Fr. Hoyos wrote a column recently about Mary Magdalene. I almost didn't recognize her except that I am familiar with how she is usually portrayed (wrongly) by the traditional Church. Fr. Hoyos' Mary Magdalene is not the woman I know.
I first met Mary Magdalene as the unrequited lover of Jesus Christ, Superstar (1970). Her theme song, "I don't know how to love him", became the anthem of my shy teenage heart that gazed longingly from afar but never felt worthy enough to love and be loved. I banged out my frustration in its piano chords, sang out my heartache in Mary's words:
I don't know how to love him.
What to do, how to move him....
He's a man. He's just a man.
And I've had so many men before,
In very many ways,
He's just one more...
I later realized that this Mary Magdalene was a myth. Dr. Elaine Pagels gave me a very different picture of Mary a few years later. By then I had changed from a lovesick teenager to a budding feminist and was ready to meet Mariamene e Mara (Mary the Master) -- leader of the Gnostic faction after Jesus' death and a perfect counterpoint to the patriarchal Church of Peter. I eagerly read The Gnostic Gospels (1979) and then went straight to the source -- the Nag Hammadi texts.
Mary had her own gospel and was no longer the unrequited lover. From the Gospel of Philip I learned that ". . . the companion of the [Savior is] Mary Magdalene. [But Christ loved] her more than [all] the disciples, and used to kiss her [often] on her [mouth]." When The Da Vinci Code came out decades later, it neither shocked nor surprised me. It's really just fictional embroidery on a few scraps of ancient textual scholarship. Let's get a grip, folks! Were Jesus and Mary lovers? I don't know and, as Abbé Pierre wisely concluded, it doesn't matter.
Sr. Joan Chittister in her chapter on Mary in A Passion for Life: Fragments of the Face of God (Orbis, 2000) goes to great lengths to correct Mary's image while sticking to the canonical scriptures. She argues that Mary cannot possibly be the anonymous sinful woman who anoints Jesus' feet at the end of Luke 7 because she is introduced by name in Luke 8:2 as one of the Galilean women who follow Jesus and the only detail we are given is that she had seven demons cast out of her. These women defied the customs of their time by publicly following Jesus and supporting his ministry with their resources.
Mary is then found -- again by name -- at the foot of the Cross (Mk. 15:40). She assists at Jesus' burial (Mk. 15:47 - 16:1) and is the first person to whom the resurrected Christ appears (Mk. 16:9-11). In John's gospel, Mary Magdalene actually converses with Jesus at the empty tomb and He commissions her to "go to my brothers and tell them, 'I am going to My Father and your Father, to My God and your God." (John 20:17). Sr. Joan calls her "the apostle to the apostles." "She was not simply a passive listener, a hanger-on. She was a philanthropist of vision, an advocate of godly revolution, a creator of social change. She was part and parcel of the public life of Jesus."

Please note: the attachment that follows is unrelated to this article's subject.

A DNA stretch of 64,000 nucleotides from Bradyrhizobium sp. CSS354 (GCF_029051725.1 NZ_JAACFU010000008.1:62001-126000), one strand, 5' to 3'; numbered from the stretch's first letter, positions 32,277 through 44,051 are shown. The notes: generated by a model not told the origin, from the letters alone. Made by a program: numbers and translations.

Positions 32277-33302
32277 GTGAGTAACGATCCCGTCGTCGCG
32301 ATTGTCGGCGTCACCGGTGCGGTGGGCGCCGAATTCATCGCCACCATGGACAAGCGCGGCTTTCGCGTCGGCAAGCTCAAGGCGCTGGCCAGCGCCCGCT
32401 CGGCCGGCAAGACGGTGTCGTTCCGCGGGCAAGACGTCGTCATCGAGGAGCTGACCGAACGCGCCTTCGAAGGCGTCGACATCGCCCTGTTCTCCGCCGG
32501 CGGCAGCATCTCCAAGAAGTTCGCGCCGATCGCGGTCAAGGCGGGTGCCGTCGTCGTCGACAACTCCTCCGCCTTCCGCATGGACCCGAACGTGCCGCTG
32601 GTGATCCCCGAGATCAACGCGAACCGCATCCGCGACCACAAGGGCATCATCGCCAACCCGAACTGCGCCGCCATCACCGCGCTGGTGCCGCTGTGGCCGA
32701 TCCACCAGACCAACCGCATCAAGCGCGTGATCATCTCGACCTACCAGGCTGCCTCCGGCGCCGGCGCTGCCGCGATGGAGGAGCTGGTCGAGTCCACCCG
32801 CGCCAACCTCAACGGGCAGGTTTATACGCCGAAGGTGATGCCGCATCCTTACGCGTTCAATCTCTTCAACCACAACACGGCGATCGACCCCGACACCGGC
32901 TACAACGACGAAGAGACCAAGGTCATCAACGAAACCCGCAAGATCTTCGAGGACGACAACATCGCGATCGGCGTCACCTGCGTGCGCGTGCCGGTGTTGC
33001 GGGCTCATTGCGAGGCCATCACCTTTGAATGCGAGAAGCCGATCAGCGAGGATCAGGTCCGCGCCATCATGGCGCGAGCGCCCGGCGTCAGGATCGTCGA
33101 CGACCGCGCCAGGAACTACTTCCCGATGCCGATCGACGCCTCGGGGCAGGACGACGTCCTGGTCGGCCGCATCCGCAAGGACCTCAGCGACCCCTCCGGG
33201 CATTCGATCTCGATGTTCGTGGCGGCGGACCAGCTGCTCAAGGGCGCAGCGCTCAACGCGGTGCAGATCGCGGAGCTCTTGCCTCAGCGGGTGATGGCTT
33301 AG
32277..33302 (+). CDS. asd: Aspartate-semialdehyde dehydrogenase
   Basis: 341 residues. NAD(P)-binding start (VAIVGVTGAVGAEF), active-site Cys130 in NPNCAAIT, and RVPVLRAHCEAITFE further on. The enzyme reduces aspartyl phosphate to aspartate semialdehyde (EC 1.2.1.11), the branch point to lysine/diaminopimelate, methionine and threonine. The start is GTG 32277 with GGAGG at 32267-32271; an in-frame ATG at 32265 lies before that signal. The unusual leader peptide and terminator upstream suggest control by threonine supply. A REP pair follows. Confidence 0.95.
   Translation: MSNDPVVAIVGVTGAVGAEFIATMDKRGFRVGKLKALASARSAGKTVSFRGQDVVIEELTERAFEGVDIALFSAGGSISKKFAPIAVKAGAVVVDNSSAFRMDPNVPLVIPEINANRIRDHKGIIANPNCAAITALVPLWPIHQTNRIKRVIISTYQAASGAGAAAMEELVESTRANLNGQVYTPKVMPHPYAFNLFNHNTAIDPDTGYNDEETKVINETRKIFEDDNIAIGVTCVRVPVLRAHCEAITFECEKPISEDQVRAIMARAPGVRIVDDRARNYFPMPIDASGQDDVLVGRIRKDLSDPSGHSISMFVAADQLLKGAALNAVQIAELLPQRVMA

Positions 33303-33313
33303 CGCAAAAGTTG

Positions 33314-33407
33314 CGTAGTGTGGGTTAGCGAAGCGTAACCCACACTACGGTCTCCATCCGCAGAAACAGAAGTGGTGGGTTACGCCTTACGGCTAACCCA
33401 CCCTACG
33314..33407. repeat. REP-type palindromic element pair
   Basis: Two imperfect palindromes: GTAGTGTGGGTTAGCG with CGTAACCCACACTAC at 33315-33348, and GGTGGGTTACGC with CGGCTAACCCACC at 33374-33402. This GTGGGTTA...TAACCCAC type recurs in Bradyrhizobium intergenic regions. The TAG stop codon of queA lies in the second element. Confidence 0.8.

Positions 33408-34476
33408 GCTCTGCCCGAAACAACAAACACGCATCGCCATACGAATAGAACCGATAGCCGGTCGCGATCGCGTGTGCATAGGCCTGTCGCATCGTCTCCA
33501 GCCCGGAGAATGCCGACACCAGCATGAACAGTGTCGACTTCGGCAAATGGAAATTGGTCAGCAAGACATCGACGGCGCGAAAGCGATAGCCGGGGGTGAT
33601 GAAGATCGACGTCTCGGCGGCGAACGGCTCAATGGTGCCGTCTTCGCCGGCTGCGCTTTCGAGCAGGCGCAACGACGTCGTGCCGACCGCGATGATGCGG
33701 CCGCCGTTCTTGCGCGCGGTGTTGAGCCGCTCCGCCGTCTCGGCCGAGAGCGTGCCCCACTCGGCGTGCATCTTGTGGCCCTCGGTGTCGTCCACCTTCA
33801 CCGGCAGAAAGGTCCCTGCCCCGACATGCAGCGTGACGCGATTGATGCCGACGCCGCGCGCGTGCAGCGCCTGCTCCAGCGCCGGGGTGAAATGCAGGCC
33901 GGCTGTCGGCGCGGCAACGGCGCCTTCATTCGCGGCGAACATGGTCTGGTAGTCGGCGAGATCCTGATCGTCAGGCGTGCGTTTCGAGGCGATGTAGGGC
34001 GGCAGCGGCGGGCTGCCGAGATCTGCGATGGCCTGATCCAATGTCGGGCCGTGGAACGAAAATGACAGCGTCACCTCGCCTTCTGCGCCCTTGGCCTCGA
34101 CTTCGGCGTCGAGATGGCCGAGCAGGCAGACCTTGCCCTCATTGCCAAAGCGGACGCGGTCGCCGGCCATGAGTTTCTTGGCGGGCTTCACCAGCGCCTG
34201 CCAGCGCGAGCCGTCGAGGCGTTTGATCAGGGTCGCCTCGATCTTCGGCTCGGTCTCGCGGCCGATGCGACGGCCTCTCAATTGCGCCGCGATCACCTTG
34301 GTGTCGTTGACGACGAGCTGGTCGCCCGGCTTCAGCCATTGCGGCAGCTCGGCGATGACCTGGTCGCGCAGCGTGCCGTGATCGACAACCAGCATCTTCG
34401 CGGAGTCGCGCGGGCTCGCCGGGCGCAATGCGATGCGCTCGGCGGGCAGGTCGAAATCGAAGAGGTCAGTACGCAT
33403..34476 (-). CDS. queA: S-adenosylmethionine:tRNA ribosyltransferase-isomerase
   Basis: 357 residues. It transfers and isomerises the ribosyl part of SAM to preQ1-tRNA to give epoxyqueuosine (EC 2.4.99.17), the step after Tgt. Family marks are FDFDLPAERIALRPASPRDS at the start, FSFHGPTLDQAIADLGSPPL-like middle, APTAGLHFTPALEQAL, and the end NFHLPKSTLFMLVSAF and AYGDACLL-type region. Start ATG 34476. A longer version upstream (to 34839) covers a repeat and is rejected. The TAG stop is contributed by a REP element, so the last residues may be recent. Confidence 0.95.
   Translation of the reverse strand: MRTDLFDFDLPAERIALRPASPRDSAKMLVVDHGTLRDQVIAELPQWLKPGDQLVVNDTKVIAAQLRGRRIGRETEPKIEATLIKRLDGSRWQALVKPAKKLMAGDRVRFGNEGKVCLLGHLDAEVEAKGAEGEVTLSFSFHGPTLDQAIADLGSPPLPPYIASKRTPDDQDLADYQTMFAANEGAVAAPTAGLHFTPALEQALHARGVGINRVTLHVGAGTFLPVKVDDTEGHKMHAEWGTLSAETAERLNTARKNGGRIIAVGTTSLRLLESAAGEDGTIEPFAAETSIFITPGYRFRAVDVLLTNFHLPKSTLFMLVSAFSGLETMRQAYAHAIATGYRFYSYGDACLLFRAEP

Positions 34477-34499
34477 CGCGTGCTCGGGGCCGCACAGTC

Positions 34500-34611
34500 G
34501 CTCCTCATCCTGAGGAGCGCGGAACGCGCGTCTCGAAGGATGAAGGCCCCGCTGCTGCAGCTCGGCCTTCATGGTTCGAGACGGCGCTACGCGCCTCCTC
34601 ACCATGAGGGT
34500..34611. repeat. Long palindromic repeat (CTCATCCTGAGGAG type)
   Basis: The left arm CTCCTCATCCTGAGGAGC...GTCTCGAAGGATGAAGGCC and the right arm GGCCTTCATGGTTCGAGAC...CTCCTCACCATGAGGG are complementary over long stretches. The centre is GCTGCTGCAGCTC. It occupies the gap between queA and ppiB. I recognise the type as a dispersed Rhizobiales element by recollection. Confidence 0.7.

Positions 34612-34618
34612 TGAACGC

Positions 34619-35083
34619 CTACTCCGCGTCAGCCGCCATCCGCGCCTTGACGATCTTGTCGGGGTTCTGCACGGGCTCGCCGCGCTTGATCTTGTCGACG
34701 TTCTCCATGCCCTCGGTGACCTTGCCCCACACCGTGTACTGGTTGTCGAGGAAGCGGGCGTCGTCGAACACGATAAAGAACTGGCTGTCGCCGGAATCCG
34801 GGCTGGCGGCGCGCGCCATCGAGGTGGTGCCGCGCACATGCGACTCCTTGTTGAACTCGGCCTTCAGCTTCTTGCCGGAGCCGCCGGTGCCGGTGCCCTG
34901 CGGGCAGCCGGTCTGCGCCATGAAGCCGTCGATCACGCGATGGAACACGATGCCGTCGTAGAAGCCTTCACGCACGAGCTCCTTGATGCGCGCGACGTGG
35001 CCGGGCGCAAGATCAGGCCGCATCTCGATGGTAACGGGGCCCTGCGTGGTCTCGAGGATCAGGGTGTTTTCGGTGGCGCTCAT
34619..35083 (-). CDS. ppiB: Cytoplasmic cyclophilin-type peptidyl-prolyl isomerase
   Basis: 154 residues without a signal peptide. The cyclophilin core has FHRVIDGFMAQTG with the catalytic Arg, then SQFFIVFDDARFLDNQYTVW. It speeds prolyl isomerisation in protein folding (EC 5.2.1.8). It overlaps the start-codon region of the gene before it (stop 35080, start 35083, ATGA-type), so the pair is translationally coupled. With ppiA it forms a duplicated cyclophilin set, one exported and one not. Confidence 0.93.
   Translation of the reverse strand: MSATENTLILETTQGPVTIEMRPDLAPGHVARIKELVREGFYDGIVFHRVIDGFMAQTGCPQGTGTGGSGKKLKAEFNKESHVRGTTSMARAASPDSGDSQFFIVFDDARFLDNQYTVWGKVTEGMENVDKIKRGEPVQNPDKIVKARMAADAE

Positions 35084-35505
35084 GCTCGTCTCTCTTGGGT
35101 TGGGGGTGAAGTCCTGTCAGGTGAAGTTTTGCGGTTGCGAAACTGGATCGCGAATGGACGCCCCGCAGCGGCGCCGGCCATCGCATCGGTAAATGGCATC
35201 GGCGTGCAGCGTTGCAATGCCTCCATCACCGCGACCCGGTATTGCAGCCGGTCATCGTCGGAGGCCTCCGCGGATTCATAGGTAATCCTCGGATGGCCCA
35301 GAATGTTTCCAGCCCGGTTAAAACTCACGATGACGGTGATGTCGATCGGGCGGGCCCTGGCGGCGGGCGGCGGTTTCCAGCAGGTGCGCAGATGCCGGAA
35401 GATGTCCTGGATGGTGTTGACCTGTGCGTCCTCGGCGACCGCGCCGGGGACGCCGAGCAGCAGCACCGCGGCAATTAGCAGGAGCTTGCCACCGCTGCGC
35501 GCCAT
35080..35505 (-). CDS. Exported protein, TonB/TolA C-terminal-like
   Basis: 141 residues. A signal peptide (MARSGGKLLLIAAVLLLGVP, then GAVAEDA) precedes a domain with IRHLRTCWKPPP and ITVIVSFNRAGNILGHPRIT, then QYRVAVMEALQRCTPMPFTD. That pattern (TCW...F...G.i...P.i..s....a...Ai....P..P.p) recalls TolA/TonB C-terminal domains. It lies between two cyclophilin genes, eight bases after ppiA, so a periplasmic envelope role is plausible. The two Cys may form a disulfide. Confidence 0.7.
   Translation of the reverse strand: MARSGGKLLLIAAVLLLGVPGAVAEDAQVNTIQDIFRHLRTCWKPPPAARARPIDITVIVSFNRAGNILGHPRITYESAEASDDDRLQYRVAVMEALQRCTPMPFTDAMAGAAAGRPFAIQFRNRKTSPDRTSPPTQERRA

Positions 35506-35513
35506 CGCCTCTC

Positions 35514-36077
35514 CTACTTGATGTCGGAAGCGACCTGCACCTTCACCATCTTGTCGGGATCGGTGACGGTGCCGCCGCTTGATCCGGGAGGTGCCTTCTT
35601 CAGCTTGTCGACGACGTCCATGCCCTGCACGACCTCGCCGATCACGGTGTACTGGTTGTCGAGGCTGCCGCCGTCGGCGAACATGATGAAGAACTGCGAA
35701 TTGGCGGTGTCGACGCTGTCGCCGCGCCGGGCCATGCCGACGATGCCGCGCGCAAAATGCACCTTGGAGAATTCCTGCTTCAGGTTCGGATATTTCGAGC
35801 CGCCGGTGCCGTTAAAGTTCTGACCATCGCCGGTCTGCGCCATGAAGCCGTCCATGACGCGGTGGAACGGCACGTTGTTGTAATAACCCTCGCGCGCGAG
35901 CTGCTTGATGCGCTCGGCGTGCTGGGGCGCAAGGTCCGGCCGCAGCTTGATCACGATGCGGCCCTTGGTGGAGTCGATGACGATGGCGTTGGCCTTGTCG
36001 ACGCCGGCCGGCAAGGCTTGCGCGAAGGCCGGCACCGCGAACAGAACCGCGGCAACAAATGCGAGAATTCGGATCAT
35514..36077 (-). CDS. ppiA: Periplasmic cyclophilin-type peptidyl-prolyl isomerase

Recently while researching Mary of Magdala's portrayal in Eastern and Orthodox iconography, I discovered another dimension to her. I wanted to know why she is often painted holding a red egg. According to tradition, following the death and resurrection of Jesus, Mary Magdalene used her position to gain an invitation to a banquet given by Emperor Tiberius. When she met him, she held a plain egg in her hand and exclaimed "Christ is risen!" Caesar laughed, and said that Christ rising from the dead was as likely as the egg in her hand turning red while she held it. Before he finished speaking, the egg in her hand turned a bright red, and she continued proclaiming the Gospel to the entire imperial house. So Mary was not only a model disciple but a fearless evangelizer in her own right.
Because of the earlier Church misunderstanding, Mary Magdalene became the patron saint of prostitutes and she is also a good role model. No woman can ever live up to that impossible Catholic ideal of "Virgin Mother" but I can try to be like a woman who overcame the demons of her past to join in the work of a man she came to love and preach the good news of His Resurrection to the world.